I learn from Twitter that the North American Patristics Society (NAPS) is holding its 2017 convention, starting tomorrow. I hope that everyone there finds it useful and productive, and maybe even fun!
On this continent, I’ve continued hacking away at the Annals of the Arabic Christian historian, Eutychius. I must admit that the Muslim sections are not very interesting to me, being definitely post-ancient. But I’ve had more expressions of interest from correspondents, in respect of these, than any other part. Anyway there are all of 5 caliphs left, so I may as well do them.
Really this material needs copious footnoting; for which of us is very familiar with all these people that Eutychius mentions? Pirone’s translation does have a lot of this. But I have eschewed looking up notes, because I think the value of what I am doing – if it has any – is in making the text accessible to everyone, albeit in this inferior form. Once interest increases in Eutychius, we will get better translations, and plenty of notes.
Once I get to the end, then, of course, the question arises of whether to translate the first 9 chapters of the work. I think that I will wait and see.
When I started on Eutychius, I started with chapter 10, with the times of Jesus, rather than at the beginning. It is often wise to do this, with these chronicles. The opening chapters invariably consist of bastardised reworkings of Genesis, of no conceivable use or interest to anyone. It can be very hard indeed to sustain your interest, if this is where you start. I have found by experience that Roman times are enough to get a whole load of the chronicle done.
I have been reordering my library. Like many of us, I have any number of novels. What I have done is to gather these into series. This leaves the other books also gathered together; and so there is less to go through when looking for a book. I was also able to purge a good number of volumes that I am unlikely ever to read again.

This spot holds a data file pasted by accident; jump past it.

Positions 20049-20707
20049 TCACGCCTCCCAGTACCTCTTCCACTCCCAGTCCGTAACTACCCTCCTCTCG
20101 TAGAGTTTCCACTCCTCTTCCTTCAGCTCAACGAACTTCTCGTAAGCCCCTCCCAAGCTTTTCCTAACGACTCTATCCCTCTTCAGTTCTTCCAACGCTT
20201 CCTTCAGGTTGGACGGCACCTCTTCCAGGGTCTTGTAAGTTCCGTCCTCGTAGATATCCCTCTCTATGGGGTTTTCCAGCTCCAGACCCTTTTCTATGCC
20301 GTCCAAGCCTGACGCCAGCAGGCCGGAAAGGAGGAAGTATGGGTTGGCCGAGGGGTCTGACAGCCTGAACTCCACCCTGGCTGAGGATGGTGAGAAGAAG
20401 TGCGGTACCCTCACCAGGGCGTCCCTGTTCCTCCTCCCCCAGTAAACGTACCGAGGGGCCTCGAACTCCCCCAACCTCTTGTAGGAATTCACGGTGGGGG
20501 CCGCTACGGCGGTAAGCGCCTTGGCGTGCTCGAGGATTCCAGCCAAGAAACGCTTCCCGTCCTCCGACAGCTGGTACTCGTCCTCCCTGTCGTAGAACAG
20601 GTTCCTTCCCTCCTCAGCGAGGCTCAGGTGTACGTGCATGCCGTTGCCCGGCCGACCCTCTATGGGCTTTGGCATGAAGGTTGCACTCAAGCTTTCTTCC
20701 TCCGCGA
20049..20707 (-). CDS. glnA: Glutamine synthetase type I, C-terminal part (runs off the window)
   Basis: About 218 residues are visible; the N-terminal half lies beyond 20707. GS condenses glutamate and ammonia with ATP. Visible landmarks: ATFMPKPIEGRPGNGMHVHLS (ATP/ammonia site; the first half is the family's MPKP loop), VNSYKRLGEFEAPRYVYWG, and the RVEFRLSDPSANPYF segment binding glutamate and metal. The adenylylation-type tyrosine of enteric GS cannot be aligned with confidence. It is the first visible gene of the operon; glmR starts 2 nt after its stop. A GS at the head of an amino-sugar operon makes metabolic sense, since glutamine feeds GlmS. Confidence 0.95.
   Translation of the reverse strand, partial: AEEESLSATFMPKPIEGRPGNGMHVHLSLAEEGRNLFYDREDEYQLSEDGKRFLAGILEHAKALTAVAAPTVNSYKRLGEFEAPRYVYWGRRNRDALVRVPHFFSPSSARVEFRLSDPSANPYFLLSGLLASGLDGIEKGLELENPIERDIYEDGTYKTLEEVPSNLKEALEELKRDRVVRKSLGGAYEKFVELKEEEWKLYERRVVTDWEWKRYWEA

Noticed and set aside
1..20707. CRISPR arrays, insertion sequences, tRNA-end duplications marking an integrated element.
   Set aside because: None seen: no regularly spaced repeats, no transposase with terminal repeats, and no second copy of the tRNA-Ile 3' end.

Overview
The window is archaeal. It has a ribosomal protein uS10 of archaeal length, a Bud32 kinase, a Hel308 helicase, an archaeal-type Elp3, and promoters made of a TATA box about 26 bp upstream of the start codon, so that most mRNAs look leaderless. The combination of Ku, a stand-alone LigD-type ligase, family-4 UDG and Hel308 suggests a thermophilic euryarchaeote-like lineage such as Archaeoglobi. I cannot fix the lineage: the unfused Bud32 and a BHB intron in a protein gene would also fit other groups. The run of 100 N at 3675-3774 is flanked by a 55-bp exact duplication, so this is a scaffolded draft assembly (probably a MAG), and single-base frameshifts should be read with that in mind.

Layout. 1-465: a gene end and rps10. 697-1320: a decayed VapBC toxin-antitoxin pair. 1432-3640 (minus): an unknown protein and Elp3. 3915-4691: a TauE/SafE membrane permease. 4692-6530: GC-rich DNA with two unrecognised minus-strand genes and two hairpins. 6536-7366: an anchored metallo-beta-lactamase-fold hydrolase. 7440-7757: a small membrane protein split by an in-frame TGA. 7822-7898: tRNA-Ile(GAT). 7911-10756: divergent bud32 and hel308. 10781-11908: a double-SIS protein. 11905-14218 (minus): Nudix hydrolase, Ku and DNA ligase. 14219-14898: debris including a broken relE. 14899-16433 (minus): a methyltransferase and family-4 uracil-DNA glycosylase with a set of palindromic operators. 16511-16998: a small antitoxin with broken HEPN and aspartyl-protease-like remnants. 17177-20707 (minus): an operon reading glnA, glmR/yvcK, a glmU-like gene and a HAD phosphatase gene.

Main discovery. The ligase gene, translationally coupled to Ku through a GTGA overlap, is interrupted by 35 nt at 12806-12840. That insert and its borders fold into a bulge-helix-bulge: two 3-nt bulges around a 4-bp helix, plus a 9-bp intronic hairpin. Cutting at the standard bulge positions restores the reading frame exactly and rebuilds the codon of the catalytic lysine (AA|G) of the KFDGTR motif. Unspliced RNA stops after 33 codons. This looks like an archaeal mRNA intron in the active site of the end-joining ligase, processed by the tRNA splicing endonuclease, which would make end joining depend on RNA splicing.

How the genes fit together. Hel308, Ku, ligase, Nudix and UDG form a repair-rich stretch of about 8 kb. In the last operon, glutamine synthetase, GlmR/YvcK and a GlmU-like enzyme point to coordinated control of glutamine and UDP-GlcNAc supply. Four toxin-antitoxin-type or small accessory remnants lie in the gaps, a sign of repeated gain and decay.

After doing this, I have concluded that my copy of C.S.Lewis Voyage to Venus is definitely gone for good, and probably has been gone for years. Thanks to the miracle of Abebooks, a replacement of the same edition is on its way to me.
Abebooks is a miracle. I remember in the 1980s that haunting second-hand bookshops was a necessity. Guides, like the Driff guide, told you where these might be located, and gave some clue as to size and stock. But getting hold of any specific volume was impossible. There were ingenious gentlemen who advertised “book search services” in trade magazines. Doubtless these visited auctions, or otherwise acquired stock. But that was about all you could do. I looked for many years for translations of Tertullian, never realising that these would be a specialist thing, and not to be found in country bookshops.
On the other hand, the bookshops were a destination for many a drive in the country in the summer sunshine, to towns and villages that I should never otherwise have visited. This gave me memories that I value. I should never have gone to Walsingham, that strange yet enchanting Roman Catholic village, complete with a shrine, located in the middle of the Norfolk countryside, had it not offered old books for sale in two different locations. I always look into second-hand bookshops, even now. But I wonder whether young men still traverse the land, merely to browse some unfamiliar shelves. I hope that they do.
My thanks to all those who prayed and wished me recovery while I was sick. That particular bug lasted three weeks, and I had a headache for nearly all that time that paracetamol would not shift. Your help is much appreciated.